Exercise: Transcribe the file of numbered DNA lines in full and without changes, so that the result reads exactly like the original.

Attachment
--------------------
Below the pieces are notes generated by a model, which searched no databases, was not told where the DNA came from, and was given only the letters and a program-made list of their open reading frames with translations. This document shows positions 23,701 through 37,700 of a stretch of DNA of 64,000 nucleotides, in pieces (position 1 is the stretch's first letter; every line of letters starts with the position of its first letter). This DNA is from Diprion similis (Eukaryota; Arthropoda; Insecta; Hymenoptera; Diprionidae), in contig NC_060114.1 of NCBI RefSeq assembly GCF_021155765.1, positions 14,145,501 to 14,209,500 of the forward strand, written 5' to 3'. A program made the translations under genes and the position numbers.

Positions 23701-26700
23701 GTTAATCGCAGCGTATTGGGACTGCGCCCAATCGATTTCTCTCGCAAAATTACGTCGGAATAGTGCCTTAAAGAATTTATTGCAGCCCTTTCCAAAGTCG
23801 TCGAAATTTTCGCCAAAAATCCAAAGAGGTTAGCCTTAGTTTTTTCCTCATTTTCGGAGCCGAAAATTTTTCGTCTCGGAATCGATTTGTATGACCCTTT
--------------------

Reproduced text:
Below the pieces are notes generated by a model, which searched no databases, was not told where the DNA came from, and was given only the letters and a program-made list of their open reading frames with translations. This document shows positions 23,701 through 37,700 of a stretch of DNA of 64,000 nucleotides, in pieces (position 1 is the stretch's first letter; every line of letters starts with the position of its first letter). This DNA is from Diprion similis (Eukaryota; Arthropoda; Insecta; Hymenoptera; Diprionidae), in contig NC_060114.1 of NCBI RefSeq assembly GCF_021155765.1, positions 14,145,501 to 14,209,500 of the forward strand, written 5' to 3'. A program made the translations under genes and the position numbers.

Positions 23701-26700
23701 GTTAATCGCAGCGTATTGGGACTGCGCCCAATCGATTTCTCTCGCAAAATTACGTCGGAATAGTGCCTTAAAGAATTTATTGCAGCCCTTTCCAAAGTCG
23801 TCGAAATTTTCGCCAAAAATCCAAAGAGGTTAGCCTTAGTTTTTTCCTCATTTTCGGAGCCGAAAATTTTTCGTCTCGGAATCGATTTGTATGACCCTTT